Thu, Sep 05, 2002 - Page 3 News List

One man's struggle for a nation's freedom

Lei Chen was someone who believed in establishing a `Free China' on Taiwan, but his dream had to be delayed, as the KMT worked its will on an oppressed nation

An official document marked "highly confidential," reports a meeting convened by Chiang Kai-shek in 1960 on Lei Chen's case. The document states that Chiang wants judicial authorities to sentence Lei to a jail term of at least ten years, and that the high court must not change decision if Lei appealed.

A full 42 years after Lei Chen (雷震) was arrested and thrown in jail, the Academia Historica yesterday published three volumes of formerly classified documents regarding the handling of Lei and others who were charged with involvement in rebellion, together with copies of part of Lei's memoirs, written in jail and previously rumored to have been burned.

The arrest and trial of Lei in 1960 is one of the many emotionally-charged tales considered elemental to Taiwan's democracy movement. Lei's case is important because it allows for a better understanding of the KMT's tight control over what people said and thought, as well as the worries and expectations of liberals who pondered Taiwan's future.

The documents verify that Chiang Kai-shek played a key role in Lei's case, on several occasions calling meetings with high party, government and army bureaucrats, instructing them that the handling of Lei's case was as serious as waging war. On the day of the verdict, Oct. 8, 1960, Chiang gave clear instructions that Lei's sentence must not be less than 10 years, and that the appeal verdict must not alter the original trial verdict.


Lei Chen was born in China's Zhejiang Province in 1897. He studied in Japan, graduated from Kyoto Imperial University, and went on to postgraduate school there to do research on constitutional studies.

Lei's relationship with the KMT ran deep. He held many important party and government positions, including secretary-general of the Political Consultation Conference, deputy and secretary-general of the National Assembly that created the ROC Constitution, minister without portfolio and national policy advisor to the president. He also participated in the KMT's Taiwan reform programs and was an ardent supporter of Chiang Kai-shek's (蔣介石) anti-communism.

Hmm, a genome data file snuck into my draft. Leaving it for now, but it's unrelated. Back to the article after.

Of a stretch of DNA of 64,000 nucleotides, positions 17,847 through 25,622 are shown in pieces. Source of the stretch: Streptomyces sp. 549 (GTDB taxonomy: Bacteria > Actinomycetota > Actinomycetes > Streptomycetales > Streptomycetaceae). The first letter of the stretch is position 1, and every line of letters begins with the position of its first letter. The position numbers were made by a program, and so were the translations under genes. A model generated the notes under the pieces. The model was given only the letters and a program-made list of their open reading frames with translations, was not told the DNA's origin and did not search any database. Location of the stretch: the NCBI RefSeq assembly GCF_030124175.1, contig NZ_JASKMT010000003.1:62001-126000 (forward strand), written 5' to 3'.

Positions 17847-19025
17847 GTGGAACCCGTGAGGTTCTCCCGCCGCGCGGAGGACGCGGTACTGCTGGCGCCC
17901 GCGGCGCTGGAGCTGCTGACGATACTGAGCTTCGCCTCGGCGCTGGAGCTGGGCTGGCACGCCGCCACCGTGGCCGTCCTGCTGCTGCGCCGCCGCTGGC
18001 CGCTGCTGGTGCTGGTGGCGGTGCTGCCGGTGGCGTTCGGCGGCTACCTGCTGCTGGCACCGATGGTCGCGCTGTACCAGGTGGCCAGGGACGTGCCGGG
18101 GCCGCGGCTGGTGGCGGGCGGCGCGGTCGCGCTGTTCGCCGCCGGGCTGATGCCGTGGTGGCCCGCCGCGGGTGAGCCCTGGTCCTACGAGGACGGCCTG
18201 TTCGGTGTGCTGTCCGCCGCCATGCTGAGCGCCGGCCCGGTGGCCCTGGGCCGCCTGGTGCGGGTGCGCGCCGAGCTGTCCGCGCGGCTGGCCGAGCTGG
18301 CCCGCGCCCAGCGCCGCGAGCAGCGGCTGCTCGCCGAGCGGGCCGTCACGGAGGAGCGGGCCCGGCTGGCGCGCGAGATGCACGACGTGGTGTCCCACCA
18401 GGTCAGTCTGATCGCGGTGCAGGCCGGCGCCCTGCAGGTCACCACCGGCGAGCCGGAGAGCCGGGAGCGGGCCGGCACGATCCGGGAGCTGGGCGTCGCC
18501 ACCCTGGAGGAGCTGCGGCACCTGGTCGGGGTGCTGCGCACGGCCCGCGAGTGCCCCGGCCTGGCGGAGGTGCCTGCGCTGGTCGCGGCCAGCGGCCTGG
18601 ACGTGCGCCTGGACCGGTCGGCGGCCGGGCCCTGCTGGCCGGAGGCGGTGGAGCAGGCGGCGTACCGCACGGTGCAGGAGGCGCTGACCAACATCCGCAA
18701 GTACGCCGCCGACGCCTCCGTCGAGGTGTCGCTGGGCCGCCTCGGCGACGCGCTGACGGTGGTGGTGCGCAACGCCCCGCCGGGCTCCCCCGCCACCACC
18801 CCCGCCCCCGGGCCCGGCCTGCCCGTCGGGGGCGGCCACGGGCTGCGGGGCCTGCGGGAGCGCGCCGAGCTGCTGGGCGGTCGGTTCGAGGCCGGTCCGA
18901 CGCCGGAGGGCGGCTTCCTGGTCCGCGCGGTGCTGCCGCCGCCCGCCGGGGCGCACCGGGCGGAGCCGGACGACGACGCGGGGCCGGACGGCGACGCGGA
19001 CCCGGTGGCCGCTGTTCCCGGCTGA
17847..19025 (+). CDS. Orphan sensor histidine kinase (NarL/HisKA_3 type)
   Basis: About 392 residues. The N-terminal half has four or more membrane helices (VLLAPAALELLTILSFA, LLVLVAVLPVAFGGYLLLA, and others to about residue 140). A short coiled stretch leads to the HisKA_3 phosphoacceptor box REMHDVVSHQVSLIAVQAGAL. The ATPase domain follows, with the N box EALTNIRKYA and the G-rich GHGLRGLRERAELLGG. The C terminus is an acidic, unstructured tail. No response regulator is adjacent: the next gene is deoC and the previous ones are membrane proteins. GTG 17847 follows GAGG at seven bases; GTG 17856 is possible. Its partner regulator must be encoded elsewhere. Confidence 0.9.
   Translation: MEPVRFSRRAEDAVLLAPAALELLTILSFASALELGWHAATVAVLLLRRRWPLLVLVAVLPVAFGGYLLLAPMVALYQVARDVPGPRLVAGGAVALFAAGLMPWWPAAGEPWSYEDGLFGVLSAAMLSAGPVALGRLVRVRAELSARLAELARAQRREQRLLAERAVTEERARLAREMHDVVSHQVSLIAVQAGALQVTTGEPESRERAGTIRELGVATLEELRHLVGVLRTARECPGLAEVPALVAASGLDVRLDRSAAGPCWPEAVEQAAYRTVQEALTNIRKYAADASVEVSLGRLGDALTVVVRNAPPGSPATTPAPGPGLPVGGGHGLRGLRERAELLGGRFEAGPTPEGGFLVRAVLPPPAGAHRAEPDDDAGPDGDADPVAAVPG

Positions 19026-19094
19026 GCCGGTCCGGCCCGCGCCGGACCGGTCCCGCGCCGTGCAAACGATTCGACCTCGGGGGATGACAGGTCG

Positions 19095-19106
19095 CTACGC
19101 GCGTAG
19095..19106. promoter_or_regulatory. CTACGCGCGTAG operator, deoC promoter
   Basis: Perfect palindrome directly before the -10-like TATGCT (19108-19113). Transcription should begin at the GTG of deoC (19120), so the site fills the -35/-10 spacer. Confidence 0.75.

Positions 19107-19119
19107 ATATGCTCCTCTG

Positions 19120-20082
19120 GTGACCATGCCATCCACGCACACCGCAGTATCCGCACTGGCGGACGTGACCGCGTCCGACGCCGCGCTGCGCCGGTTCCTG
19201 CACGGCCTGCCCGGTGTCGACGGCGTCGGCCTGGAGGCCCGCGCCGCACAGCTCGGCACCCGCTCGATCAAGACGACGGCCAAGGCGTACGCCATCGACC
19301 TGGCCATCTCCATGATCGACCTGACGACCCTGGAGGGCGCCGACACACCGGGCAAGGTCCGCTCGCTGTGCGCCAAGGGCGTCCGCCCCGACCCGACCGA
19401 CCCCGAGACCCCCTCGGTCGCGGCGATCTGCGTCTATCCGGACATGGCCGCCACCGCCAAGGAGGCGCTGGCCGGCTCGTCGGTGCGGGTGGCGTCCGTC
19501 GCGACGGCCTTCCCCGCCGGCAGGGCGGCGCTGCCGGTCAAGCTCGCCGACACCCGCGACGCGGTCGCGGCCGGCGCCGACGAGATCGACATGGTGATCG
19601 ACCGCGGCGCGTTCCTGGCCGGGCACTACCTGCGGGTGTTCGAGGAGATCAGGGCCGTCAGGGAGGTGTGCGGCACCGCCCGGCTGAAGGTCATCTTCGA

After the KMT lost the mainland to the Communists, he launched the Free China (自由中國) biweekly journal in Taipei around the end of 1949, hoping that Taiwan would become a stronghold for freedom and democracy and accomplish the mission of toppling the communist Chinese.

Unfortunately, the KMT exercised one-party authoritarianism after consolidating its rule on Taiwan, severely suppressing press and political freedom. Lei then turned from pro-Chiang and anti-communist to opposing both Chiang and the communists. It wasn't long before he was expelled from the KMT as both he and his Free China journal began actively criticizing Chiang's authoritarian rule and demanding reform.

While criticism from intellectuals like Lei stirred debate, it failed to shake KMT rule. To try and overcome the difficulty, Lei gradually allied himself with local Taiwanese political figures. During elections he sponsored campaign rallies and after elections he held seminars on local autonomy.

Working with a number of friends, Lei planned to establish the "China Democratic Party," but the KMT, which was extremely sensitive to gatherings of dissidents or any hint of political opposition, arrested Lei on charges of spying for the communists. His arrest silenced his colleagues, who dispersed and fled in all directions. The China Democratic Party died before it was born.

The KMT's suppression of [other] political parties destroyed any chance for mainland-born democrats to unite with local Taiwanese politicians. If the China Democratic Party had been successfully established, it may have reduced the alienation felt between mainlanders and local Taiwanese. It would have promoted reconciliation between ethnic groups and mitigated the later radicalization of the independence-unification debate, thereby hastening the arrival of democratic politics.

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